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Walking Away from a Home Purchase Contract

by | Oct 31, 2020 | Buying

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Why would somebody want to walk away from buying their dream home? There are a few reasons, since sometimes that dream home doesn’t turn out to be a dream after all. And sometimes things come up between going under contract and closing. The buyer can walk away at any time, it’s just that there can sometimes be serious consequences for this step such as losing your earnest money and more.  

Consult your agent

First things first though, if you’re starting to consider walking away from the deal, make sure you talk to your real estate agent. Since although you’ve probably never considered or done any of this before, if you are working with an experienced real estate agent, they almost certainly have been through this. You’re not the first person to think about backing out on a home purchase, so you don’t need to feel embarrassed. Tell your agent your concerns and ask for their advice.

A good agent will have been giving you advice along the way regardless and should have some sense of whether you’ve been heading into a good decision or not. Let your agent’s knowledge and experience be your guide and your source of reassurance. Remember this is a legal document you’re considering getting out of, so it’s best to have expert advice. 

Consider your purchase agreement 

A buyer can walk away at any time prior to signing all the closing paperwork from a contract to purchase a house. Ideally it is best for the buyer to do that with a contingency as that gives them a chance to get their earnest money back and greatly reduces the risk of being sued. 

Designed to limit the consequences for both the buyer and seller, contingencies are included at the start of the contract and agreed upon by both parties. The most common contingencies are:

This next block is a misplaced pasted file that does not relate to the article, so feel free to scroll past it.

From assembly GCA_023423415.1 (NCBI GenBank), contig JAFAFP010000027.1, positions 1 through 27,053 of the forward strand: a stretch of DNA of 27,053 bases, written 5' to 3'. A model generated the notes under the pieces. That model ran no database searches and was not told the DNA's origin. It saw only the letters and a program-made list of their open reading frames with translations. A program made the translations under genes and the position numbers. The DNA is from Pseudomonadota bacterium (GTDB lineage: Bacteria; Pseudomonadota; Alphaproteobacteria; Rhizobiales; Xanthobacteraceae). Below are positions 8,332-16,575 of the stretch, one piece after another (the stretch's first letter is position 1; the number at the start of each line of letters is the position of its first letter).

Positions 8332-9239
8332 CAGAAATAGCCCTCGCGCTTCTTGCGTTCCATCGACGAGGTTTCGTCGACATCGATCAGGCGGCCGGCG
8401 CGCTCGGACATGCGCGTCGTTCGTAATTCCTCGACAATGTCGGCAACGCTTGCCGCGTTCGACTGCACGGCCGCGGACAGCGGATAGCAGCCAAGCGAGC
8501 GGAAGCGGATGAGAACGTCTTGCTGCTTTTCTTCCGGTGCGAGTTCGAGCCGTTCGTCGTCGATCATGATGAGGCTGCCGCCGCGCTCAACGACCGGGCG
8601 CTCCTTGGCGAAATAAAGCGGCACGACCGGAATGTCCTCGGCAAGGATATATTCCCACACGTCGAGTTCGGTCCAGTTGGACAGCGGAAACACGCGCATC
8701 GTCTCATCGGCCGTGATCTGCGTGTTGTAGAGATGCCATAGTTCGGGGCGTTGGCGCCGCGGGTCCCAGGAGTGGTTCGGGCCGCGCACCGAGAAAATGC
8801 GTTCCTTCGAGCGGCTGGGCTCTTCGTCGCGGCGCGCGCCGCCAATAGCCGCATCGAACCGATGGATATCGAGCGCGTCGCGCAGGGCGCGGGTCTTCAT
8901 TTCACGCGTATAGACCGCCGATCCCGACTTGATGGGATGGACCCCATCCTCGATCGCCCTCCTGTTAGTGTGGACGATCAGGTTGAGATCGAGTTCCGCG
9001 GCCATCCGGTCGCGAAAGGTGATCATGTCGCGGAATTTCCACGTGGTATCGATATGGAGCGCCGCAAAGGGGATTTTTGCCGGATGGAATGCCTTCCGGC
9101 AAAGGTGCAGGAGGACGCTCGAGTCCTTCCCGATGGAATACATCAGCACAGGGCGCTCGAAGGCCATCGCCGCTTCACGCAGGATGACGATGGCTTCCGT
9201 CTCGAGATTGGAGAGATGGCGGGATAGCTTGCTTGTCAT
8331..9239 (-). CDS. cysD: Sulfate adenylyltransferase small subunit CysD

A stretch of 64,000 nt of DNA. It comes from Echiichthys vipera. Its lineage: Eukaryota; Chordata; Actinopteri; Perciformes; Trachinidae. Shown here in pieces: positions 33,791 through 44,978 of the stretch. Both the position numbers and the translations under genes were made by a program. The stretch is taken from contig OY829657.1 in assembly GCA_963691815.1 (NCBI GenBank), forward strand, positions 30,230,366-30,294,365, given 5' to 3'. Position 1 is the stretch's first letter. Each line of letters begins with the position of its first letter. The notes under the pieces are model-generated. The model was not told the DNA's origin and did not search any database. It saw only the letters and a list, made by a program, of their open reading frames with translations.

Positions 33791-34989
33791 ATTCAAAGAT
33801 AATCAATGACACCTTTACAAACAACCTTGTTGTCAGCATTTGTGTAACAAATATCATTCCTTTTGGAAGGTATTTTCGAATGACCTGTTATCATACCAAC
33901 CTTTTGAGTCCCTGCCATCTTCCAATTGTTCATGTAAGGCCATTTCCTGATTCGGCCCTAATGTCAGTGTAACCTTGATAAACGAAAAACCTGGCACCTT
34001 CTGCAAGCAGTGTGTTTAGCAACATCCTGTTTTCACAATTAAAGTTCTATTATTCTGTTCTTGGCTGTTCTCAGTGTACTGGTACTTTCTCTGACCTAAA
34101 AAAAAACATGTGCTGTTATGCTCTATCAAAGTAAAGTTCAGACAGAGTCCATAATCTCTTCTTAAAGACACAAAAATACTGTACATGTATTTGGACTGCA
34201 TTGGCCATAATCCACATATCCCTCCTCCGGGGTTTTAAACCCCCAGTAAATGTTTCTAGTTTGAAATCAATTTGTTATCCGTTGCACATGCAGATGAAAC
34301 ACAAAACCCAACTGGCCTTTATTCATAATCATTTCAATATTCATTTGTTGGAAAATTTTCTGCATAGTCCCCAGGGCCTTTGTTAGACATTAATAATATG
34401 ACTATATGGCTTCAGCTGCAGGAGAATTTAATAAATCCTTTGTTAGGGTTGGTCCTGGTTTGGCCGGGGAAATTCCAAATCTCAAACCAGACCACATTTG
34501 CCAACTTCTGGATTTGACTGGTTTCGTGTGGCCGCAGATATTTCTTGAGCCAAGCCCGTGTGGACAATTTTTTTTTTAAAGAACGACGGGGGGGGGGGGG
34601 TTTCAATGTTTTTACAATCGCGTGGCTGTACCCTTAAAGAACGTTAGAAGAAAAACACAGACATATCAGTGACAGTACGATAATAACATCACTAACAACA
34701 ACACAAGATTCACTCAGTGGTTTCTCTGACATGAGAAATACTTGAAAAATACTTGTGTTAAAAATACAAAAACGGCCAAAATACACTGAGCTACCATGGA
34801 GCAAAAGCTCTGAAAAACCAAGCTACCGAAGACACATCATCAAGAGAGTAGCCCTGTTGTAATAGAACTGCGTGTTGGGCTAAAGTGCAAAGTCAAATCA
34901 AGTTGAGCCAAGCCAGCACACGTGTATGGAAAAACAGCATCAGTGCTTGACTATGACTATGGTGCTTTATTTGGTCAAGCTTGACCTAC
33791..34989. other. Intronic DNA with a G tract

Most buyers use a mortgage to purchase a house, but if a buyer can’t get a mortgage, they’ll need to cancel the sale, unless they’re paying 100% cash. There are any number of reasons why a buyer might not qualify for a mortgage even after being pre-approved. Some common reasons are: the buyer may have been inaccurate on the information supplied to the lender, the buyer may be trying to use their loan for a down payment, and the buyer might be experiencing financial difficulties unforeseen when getting pre-approved.


Another important real estate contingency, the appraisal contingency allows a buyer to back out of the deal if the home appraises for less than the sale price. It’s almost always in the best interest of a buyer to not overpay for a home unless they cannot let it pass up or it’s a hot real estate market. In hot real estate markets, an eager buyer might over bid on a property and waive the appraisal contingency because there are multiple bids In this scenario a mortgage company is only going to cover what the property is worth so the buyer would need to bring money to the table to cover the difference of the purchase price. 

Home inspection 

With an inspection contingency, if after inspecting the home, there are too many issues the buyer and/or seller must fix, and it’s not an “as is” sale, the buyer can choose to back out of the real estate deal, since they may be facing repair and maintenance costs they weren’t prepared for.